Contrast these men with those whom John denounces in 2 John 7-11!

Tenth, the reason we need to be quick to support their ministry is that they have accepted “nothing from the Gentiles” (v. 7b). In other words, they refused the financial support of non-Christians. How can someone who has devoted himself/herself to the name of Christ solicit support from those who by their unbelief live in open defiance of him?

But what if an unbeliever voluntarily offers financial assistance? Does this text mean it should be refused? John Stott doesn’t think the text addresses that question: “What is here said is that these itinerant evangelists would not (as a matter of policy) seek their support from the heathen and did not (as a matter of fact) receive their support from them” (222).

The point is that it is our responsibility as the church, the believing community, to support them. It is not the responsibility of the non-Christian world to support global missions. Ideally, missionaries who are offered money by non-Christians ought to be able to say, “No, thank you. I have received 100% of the financial support I need from the church of Jesus Christ.” If missionaries are so desperate that they have to rely upon the support of non-believers it is to our shame for having failed to assume the responsibility God has given to us.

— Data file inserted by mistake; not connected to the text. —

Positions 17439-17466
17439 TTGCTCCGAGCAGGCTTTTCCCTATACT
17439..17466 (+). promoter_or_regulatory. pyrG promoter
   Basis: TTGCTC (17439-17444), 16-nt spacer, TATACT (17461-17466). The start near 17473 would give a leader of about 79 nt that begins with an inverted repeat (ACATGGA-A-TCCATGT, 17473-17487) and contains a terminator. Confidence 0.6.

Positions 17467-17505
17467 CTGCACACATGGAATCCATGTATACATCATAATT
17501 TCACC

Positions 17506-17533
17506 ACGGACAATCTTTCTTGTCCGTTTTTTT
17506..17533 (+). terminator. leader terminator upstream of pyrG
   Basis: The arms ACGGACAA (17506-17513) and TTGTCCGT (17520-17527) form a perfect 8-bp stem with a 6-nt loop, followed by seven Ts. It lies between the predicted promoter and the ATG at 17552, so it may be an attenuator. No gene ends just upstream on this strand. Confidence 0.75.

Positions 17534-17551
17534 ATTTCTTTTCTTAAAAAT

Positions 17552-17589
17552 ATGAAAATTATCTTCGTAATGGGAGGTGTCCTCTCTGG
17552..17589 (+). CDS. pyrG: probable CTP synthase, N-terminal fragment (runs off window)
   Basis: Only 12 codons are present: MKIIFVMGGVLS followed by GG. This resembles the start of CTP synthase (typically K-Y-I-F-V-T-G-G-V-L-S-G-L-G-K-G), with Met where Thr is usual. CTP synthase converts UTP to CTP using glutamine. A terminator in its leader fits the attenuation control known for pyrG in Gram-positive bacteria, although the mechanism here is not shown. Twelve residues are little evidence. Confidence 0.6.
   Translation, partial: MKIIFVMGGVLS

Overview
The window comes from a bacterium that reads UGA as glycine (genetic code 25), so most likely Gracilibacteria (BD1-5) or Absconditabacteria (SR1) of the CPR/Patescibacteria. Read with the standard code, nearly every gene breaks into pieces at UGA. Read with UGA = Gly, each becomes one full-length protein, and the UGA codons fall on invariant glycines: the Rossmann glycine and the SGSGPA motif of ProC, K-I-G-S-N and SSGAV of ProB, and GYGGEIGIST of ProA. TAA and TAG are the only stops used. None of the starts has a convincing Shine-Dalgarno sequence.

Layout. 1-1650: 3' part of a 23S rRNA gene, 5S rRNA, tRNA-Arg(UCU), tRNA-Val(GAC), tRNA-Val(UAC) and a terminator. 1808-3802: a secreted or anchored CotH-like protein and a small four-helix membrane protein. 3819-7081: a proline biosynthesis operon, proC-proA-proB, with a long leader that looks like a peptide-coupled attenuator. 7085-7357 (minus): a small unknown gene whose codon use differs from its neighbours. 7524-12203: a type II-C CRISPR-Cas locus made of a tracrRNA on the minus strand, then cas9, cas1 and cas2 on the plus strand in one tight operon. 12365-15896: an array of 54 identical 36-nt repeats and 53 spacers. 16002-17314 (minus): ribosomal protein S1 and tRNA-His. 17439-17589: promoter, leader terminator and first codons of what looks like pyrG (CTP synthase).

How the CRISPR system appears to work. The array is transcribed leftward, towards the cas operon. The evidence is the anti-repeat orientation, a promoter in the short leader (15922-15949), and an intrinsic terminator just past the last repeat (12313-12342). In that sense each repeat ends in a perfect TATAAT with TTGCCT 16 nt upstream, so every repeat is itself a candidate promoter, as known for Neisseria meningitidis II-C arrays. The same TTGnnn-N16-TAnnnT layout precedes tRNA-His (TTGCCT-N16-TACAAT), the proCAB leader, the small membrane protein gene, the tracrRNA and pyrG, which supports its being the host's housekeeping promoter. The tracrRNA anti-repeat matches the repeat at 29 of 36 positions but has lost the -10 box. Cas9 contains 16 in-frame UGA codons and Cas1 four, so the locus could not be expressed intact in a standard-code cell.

Note again in v. 8 that John says we “ought” to support such people. This is a moral and spiritual obligation that falls upon us. This is something that springs from our identity as followers of Jesus. This is what Christians do! If you are not regularly giving to the church to sustain and expand its support of church plants and missionaries both locally and abroad, you are in sin! If we “ought” to do it, then not to do it is sin. It’s just that simple.